Better Block PDX Pops-Up Plaza at 26th & Clinton: VIDEO

People belong in the street. For generations, the through-ways between urban structures were the gathering places of society. Streets were where we shopped, conversed, laughed, watched one another. When we did use the street for travel, it was slowly – by foot, by horse, by bicycle, by streetcar. Then came the automobile, and the social fabric of street life was all but abolished.

It was with this desire to reclaim the urban commons that PARK(ing) Day was created a decade ago. Originally launched by the San Francisco studio Rebar, PARK(ing) Day saw spaces normally dominated by stagnant motor vehicles repurposed as a miniature park, now commonly referred to as a parklet.

Last September, a group of street-loving Portland activists got together to build a parklet the length of an entire city block. This installation proved so popular that the group decided to build on their success and form Better Block PDX, based on the open-source model of the original Texas-based organization.

Having spent the winter and spring planning for where next to set up, the group (of which I am a member) chose quiet SE 26th & Clinton as their next target. While being a charming mix of bars, coffee shops, restaurants, music and video stores, and a cinema, this intersection has unusually wide spans that pedestrians must cross. Logically, no neighborhood street should have turn lanes, as they only encourage motorists to drive faster while blowing through stop signs. Forcing people to needlessly cross extra lanes of traffic puts them at greater risk.

Initially, we had planned two pop-up plazas on both turn lanes. In front of the Clinton Street Theater, our smaller plaza didn’t impede right-turning traffic in the least. Even an off-duty Tri-Met bus made the tighter turn with no problem. However, as the day progressed, it seemed the plaza itself was getting little use. The decision was made to merge the two plazas into one, filling up the larger space a bit more densely.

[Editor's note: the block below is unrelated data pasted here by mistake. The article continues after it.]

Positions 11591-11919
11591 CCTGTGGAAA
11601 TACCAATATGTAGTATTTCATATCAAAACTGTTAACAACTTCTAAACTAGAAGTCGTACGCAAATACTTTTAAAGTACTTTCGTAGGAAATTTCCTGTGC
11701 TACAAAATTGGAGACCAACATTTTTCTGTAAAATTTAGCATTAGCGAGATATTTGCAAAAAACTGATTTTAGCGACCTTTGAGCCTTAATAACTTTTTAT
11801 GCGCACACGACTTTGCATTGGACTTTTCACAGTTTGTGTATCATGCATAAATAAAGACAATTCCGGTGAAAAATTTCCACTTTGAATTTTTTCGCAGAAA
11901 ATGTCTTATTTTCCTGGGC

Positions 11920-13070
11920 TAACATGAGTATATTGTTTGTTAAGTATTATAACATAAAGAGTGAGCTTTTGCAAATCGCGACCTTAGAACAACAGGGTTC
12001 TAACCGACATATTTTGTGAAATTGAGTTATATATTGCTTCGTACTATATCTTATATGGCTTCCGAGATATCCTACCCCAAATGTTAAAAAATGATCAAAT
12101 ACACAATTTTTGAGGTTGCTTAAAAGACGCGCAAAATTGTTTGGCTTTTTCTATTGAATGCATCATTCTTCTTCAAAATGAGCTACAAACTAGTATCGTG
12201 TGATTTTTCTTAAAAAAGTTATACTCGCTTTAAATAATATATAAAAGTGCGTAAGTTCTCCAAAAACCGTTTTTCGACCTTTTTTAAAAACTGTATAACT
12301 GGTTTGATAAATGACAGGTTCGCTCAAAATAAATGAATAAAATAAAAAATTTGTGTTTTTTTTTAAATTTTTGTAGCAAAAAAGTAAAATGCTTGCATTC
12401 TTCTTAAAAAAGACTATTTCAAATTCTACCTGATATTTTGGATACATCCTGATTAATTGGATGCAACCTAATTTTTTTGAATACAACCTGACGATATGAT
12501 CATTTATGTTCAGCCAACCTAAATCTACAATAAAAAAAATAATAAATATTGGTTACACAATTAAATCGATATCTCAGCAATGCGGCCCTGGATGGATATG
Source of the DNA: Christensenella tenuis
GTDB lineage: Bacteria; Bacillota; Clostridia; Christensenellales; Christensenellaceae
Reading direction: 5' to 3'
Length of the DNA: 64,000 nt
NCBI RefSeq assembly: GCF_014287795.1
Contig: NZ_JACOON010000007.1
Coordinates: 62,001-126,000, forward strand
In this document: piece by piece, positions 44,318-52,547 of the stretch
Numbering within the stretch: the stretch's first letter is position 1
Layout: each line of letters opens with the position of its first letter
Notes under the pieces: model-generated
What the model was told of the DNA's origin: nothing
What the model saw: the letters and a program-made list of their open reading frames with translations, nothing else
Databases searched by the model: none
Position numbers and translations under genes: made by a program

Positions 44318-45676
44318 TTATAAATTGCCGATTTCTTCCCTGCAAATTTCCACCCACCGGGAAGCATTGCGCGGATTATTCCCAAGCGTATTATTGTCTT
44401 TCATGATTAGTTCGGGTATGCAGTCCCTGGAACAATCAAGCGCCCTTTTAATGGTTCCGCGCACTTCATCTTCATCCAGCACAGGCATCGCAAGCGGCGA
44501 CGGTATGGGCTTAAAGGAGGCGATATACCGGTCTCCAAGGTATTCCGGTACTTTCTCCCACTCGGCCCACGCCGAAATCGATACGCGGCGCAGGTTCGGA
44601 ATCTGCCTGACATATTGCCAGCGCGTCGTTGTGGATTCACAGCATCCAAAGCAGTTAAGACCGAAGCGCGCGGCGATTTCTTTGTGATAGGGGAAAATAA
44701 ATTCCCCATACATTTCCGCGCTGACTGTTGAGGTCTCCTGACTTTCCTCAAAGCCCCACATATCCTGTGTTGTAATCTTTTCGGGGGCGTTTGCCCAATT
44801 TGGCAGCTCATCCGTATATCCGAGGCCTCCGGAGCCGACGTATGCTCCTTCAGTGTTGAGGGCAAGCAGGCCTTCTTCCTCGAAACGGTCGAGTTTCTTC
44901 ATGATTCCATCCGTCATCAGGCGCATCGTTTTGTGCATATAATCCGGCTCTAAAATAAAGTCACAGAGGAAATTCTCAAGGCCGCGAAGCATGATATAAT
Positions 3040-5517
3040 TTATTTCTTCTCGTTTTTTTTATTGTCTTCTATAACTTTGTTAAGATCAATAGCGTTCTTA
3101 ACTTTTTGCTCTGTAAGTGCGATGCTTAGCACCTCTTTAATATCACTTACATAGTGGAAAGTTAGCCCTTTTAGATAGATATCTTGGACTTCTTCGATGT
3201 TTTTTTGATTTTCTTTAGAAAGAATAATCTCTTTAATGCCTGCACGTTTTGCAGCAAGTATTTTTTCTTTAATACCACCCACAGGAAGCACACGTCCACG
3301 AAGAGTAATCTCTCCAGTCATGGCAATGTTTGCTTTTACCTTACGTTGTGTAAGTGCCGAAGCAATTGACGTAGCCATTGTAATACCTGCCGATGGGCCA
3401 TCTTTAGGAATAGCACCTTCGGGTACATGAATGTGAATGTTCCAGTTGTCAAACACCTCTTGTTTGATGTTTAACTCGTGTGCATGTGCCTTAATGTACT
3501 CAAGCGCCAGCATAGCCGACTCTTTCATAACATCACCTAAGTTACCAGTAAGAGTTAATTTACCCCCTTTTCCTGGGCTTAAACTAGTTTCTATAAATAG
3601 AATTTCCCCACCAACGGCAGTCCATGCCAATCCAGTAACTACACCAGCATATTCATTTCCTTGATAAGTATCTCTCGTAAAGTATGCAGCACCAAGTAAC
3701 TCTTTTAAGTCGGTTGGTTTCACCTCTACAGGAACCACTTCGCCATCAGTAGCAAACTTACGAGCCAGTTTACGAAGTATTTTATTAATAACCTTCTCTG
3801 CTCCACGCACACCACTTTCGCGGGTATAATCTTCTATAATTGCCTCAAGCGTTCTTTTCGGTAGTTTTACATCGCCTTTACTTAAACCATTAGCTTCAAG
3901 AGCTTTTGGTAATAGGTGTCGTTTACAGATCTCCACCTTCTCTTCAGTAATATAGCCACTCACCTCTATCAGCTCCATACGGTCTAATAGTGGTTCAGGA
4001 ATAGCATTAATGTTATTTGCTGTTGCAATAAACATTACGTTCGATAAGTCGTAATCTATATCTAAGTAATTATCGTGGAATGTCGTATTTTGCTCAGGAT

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Over the course of the weekend, people came and went. Musicians stopped by, as did all manner of people on bikes, often with kids in tow. While we certainly didn’t have the hundreds of patrons that our downtown installation drew (between two streetcar lines in front of Ace Hotel), there were many dozens of people who visited and explored the space over the weekend.

Some were invited friends coming to the plaza as a destination, but most were neighbors strolling by. All were interested how a turning lane could be better purposed as street seating for stopping to talk, playing some board games, reading, pointing out the most interesting cargo bikes. One neighbor spent hours roller-skating up and down Clinton street, stopping at the plaza during each run.

A nearby business owner who had previously voiced skepticism dropped by, and was impressed. Now, he said, he could see how easily the plaza worked, how narrowing the intersection helped calm traffic without impeding it. Still, by my own observation, less than one car turned right here every five minutes.

IMG_8560IMG_8540Being Portland, it rained, and rained good. Despite the periodic deluges, people gathered under the large green umbrellas to stay dry. The trees lining 26th ave offered a fair level of protection as well.  Everyone kept right on playing games, chatting, and enjoying the music.

One of our goals was to show that good public spaces need to be weather-proof: that is, people will still use them in crummy weather. Portland’s a wet town. If communities or the city are going to make such installations permanent, it’s important to show how people still value them even when it’s not sunny, warm, or dry.

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All in all, it was a successful street intervention. We definitely learned a few things, and with this ongoing process, Better Block PDX hopes to continue developing pop-up plazas throughout the city. Check out the short video I threw together below for a more dynamic view of our plaza, and how people interacted within the space.

See you in the streets~!

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All images copyright Hart Noecker.